Remembering which light switch controls each light in your home can be difficult sometimes, especially when three-way switches and more complicated setups are thrown in. Compound that complexity with the amazing versatility of home automation systems, and simple switches start limiting the potential to fully control the lighting environment.
By Tyler Crumpton, Makers Local 256, Huntsville, AL USA
To fight this growing complexity, I decided that I wanted a “smart” light switch that would let me know what lights in the house are currently on and allow me to turn any light on or off without having to figure out what switch goes where. It needed to be custom-fit to my home, yet flexible enough to be useful if the number of lights are changed, lamps are added, or if someone else wants their own switch in their own home.
There were not any solutions that fit my needs, at a low enough cost, so I turned to my trusty Raspberry Pi (RPi) single-board computer to help me make my own smart switch.
Since RPi has USB ports and general-purpose input/output (GPIO) pins, it could be used to control ZWave, Zigbee, or Wi-Fi smart lights using a USB dongle or to control some LED indicators for debugging and testing without having to run around the house to check if lights are turning on or off.
Since having a simple LED home lighting “simulator” would be extremely helpful in developing a smart switch application, I went down to the local makerspace, Makers Local 256 in Huntsville, AL and started creating a vector image of the house floorplan. This floorplan was then laser cut from a few sheets of acrylic plastic which were glued together afterward.
LED lights were then glued to the back of the floorplan, one LED in each room, and wired up to the GPIO pins on the Raspberry Pi. Using a small Python script, I was able to turn each room’s LED on or off with a command.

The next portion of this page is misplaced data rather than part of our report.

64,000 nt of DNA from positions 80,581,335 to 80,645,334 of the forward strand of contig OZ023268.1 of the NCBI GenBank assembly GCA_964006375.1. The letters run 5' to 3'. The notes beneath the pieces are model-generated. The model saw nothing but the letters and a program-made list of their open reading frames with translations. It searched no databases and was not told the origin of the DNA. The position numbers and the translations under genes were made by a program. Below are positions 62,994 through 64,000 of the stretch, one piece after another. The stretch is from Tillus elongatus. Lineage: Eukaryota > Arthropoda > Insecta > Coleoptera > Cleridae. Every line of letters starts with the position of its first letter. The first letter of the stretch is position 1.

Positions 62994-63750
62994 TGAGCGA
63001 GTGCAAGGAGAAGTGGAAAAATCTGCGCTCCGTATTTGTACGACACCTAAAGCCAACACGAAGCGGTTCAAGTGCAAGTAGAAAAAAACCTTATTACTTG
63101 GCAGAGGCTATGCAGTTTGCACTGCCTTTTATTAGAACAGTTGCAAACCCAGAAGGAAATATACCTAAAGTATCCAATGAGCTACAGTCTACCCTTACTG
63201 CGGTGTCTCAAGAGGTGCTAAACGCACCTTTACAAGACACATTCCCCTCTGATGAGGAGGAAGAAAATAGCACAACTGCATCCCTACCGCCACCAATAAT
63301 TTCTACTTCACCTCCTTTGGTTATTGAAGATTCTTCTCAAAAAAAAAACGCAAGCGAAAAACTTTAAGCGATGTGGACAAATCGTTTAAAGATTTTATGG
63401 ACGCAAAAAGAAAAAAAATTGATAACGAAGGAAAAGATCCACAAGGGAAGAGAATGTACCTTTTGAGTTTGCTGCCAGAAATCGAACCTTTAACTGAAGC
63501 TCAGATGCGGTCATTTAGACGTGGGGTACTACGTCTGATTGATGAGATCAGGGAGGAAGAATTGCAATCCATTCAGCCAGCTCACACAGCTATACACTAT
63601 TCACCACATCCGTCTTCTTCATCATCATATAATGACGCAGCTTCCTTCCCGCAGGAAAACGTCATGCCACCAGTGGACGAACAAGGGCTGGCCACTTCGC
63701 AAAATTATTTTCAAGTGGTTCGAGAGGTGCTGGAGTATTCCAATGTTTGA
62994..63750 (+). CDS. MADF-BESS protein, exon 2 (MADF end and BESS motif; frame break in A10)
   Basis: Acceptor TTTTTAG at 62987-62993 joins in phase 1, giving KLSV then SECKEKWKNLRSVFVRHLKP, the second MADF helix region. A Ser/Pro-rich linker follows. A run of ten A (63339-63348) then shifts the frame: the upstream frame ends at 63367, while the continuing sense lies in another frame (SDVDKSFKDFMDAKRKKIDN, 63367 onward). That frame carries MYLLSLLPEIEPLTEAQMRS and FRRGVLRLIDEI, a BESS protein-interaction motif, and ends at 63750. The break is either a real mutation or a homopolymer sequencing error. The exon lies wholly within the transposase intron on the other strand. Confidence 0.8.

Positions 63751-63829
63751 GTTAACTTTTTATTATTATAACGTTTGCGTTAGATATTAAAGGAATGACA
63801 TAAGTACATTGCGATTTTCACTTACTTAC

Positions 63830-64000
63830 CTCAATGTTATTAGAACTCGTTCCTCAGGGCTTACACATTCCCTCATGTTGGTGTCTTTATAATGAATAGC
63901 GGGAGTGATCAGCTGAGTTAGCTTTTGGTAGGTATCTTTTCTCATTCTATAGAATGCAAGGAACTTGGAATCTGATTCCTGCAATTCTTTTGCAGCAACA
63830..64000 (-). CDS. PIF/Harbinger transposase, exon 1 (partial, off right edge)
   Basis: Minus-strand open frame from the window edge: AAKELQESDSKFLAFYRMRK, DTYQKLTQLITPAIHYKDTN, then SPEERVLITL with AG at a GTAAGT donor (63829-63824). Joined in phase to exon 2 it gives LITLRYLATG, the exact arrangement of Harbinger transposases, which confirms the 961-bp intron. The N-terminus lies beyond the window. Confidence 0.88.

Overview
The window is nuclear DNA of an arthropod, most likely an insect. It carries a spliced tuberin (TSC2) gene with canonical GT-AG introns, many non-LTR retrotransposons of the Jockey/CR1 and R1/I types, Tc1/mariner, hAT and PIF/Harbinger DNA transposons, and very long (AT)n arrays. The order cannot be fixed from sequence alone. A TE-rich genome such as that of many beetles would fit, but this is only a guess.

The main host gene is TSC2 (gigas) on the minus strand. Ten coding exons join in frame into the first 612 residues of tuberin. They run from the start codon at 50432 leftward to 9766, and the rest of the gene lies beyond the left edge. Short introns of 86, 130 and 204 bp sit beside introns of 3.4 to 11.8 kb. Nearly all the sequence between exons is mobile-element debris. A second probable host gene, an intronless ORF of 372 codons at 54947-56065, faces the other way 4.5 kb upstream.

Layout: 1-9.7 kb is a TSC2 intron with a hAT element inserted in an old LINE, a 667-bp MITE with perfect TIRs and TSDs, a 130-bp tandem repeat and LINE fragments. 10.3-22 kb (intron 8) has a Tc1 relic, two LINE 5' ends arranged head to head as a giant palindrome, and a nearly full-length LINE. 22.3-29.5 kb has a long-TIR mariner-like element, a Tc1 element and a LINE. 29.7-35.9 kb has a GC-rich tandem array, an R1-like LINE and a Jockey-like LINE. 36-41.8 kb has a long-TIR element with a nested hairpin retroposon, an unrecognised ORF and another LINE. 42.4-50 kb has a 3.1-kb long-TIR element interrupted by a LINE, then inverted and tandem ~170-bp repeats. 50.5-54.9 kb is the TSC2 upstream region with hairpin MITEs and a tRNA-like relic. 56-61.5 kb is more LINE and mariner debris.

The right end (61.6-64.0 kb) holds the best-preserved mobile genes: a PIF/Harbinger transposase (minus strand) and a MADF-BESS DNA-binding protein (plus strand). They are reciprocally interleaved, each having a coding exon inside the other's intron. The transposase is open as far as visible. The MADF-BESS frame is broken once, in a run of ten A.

With the simulator complete, I began working on the switch interface. I decided that the easiest and quickest way to turn a room’s lights on was to just tap on a room in a floorplan, since touchscreens have become second-nature to most of us. I wanted the floorplan interface to be available from a computer, smartphone, or even a dedicated touchscreen device mounted on a wall where a light switch would normally be.
Using the Tornado Python web framework and a little bit of Java script and HTML, I wrote a tiny webserver that displayed the floorplan of the house and let you click on each room to change the light. The room would glow when the light was turned on so that I could tell what the state of each room’s lights was in. The server sent a command to the simulator each time a light was changed, so each tap on a room lit up or turned off the corresponding LED on the simulator.
The web application worked perfectly on a computer or smartphone, but I still needed a dedicated replacement for the old light switches on the walls. Since the Raspberry Pi that ran the web server has an HDMI output and a spare USB port, I decided to use the ELI70-CR 7.0” embedded color touchscreen from Future Designs, Inc. to display the web application.
The ELI, which stands for Easy LCD Interface, is an off the shelf embedded touch screen LCD solution for use with an SBC like the RPi. The screen required no extra configuration other than switching to portrait mode and I set the Raspberry Pi to jump straight into the floorplan controller whenever it boots.
I have not yet decided on a wireless technology for controlling lights in my house, so the next step is to install ZWave, Zigbee, or Wi-Fi lights or light controllers. There are many projects for ZWave that have Python mappings, so making the web server control those devices via a ZWave USB dongle would only require a few lines of code.
Changing the floorplan for use with someone else’s house is as simple as drawing up the plan and defining the rooms. There are so many options that can be added, including dimming control, color control with the Phillips Hue, and energy conservation by scheduling lights to turn off at certain times.
Overall, I was able to create a custom, personal light controller for my home using only a Raspberry Pi, the FDI ELI70-CR touchscreen, and a USB dongle for ZWave, Zigbee, or Wi-Fi.
It took less than a day to get most of it working, so expanding upon the initial design should be quick and fun, and hopefully make my home just a little bit easier to use and a whole lot cooler.
Find more information:
ELI (Easy LCD Interface) from FDI:
Makers Local 256: